Boliviana: 4 plants still live. In the last few weeks they have started to grow like mad. Two of them have several stems and are about 7" high. Alas I have learned that this is no big deal and that these plants are a dime a dozen.. And here I thought that I would have the only ones this side of the tropics.

    Brevilobis: 2 plants still live. They are about 5" long and branching wildly, but they sure look more like trailers than like uprights.

    Dependens: 1 germinated last week. Pray for it.

    Splendens: None.

    Brugmansia Suaveolens: None germinated, threw them out last week since they are evidently widely available as plants.

    Heliconia: Nothing has germinated. But I may as well keep them around in case a miracle occurs, since I have the space and the pots are not yet covered with lichens or whatever.

    Cyclamen: Now have 13 of them about 1" high.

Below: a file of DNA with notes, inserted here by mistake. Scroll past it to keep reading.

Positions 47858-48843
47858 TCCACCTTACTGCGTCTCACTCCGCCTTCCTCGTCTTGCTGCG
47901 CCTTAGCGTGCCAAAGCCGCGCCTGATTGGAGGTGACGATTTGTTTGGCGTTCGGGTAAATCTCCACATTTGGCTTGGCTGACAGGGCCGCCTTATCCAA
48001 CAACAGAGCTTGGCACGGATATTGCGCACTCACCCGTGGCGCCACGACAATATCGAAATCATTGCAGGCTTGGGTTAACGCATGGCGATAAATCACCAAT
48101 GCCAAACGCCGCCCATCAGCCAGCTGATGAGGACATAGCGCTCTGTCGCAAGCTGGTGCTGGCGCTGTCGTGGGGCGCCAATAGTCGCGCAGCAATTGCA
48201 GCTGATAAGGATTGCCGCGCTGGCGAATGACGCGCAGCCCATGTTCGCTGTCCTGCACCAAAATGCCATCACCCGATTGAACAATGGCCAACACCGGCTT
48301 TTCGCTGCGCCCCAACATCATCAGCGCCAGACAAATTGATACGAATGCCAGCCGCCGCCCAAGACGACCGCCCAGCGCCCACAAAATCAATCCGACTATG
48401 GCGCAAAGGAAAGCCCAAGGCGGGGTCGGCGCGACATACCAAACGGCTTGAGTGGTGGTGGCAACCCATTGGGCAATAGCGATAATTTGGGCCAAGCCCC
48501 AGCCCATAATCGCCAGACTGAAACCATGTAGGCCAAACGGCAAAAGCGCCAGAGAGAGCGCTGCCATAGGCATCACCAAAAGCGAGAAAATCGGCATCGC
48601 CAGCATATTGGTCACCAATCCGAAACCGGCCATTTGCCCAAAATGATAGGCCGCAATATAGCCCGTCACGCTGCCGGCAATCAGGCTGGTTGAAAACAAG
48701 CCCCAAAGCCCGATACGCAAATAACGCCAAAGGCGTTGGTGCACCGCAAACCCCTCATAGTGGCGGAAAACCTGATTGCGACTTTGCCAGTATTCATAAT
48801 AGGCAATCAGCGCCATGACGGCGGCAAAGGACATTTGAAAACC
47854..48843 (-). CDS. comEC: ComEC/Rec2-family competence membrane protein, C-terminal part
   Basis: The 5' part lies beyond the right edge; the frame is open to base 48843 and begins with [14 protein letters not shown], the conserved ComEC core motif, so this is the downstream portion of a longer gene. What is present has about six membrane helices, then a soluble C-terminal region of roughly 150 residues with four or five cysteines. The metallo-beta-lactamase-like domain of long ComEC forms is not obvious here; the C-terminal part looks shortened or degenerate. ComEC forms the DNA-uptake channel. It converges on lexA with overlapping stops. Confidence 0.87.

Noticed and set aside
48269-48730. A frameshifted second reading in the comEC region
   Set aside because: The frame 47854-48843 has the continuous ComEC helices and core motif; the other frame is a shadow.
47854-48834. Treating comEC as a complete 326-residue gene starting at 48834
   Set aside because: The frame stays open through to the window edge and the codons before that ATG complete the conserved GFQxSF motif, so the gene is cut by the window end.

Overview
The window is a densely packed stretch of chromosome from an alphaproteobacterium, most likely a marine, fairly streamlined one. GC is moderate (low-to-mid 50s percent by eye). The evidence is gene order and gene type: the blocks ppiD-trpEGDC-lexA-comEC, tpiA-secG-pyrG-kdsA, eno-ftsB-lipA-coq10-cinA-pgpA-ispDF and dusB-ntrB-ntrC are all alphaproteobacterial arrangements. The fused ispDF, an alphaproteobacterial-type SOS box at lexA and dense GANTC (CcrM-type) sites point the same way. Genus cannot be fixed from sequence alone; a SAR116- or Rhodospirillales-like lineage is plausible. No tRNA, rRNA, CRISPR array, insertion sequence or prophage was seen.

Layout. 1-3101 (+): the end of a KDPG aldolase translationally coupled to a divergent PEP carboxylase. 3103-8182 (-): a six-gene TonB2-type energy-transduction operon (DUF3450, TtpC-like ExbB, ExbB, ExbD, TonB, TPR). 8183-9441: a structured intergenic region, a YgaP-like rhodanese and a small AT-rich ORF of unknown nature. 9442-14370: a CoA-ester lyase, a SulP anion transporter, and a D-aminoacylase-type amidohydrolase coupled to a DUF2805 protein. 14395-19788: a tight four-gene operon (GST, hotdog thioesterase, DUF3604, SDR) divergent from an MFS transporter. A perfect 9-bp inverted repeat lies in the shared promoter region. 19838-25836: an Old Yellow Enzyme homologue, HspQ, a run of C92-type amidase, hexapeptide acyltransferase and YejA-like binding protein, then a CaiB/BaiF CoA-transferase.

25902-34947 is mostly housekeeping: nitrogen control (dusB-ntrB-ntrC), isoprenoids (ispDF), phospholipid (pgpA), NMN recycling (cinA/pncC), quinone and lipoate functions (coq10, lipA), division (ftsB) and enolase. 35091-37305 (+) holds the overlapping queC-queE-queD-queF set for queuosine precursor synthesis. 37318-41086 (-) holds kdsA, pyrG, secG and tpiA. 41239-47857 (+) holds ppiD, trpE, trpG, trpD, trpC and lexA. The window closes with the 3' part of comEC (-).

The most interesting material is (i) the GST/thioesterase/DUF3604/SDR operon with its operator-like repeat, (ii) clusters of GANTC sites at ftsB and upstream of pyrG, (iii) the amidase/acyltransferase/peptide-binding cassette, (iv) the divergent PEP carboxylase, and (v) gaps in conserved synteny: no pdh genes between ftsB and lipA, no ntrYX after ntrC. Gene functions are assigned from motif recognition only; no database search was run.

8. butterfly1963

    butterfly1963 Member

    Messages:
    29
    Likes Received:
    0
    Location:
    Picayune, MS USA
    Here's a link to a seed germination database I found a bit ago.
    Hope this helps..
    http://tomclothier.hort.net/page02.html
    you need to know the botanical or ?latin? name to look it up..
    God bless,
    Beth
     
  9. soccerdad

    soccerdad Active Member 10 Years

    Messages:
    437
    Likes Received:
    12
    Location:
    Vancouver, BC, Dunbar area
    Well, about 9 cyclamen are alive and happy outdoors in the pot in which a tree peony is growing, the 2 fuchsia brevilobis (the people at Tradewinds Fruit told me that this is how the mother plant was named when they got it, and when I think of it, that is really all that I can hope for) are very happy and so are the 2 fuchsia boliviana (which are 18" tall). The bolivianas' picture is attached. Nothing else made it.

    The boliviana's leaves hang almost straight down when it is hot or even warm, but the current temperatures of around 5-10 C seem to suit then perfectly, for as you can see their leaves are fairly undroopy.

    Does anyone have any suggestions for overwintering them? It will get to -10 C for sure, so they won't survive outdoors, but I am converting part of my old garage into a sort of greenhouse and plan to leave them there; I do not, however, know (a) what temp they would prefer once I bring them inside or (b) at what point I ought to bring them inside.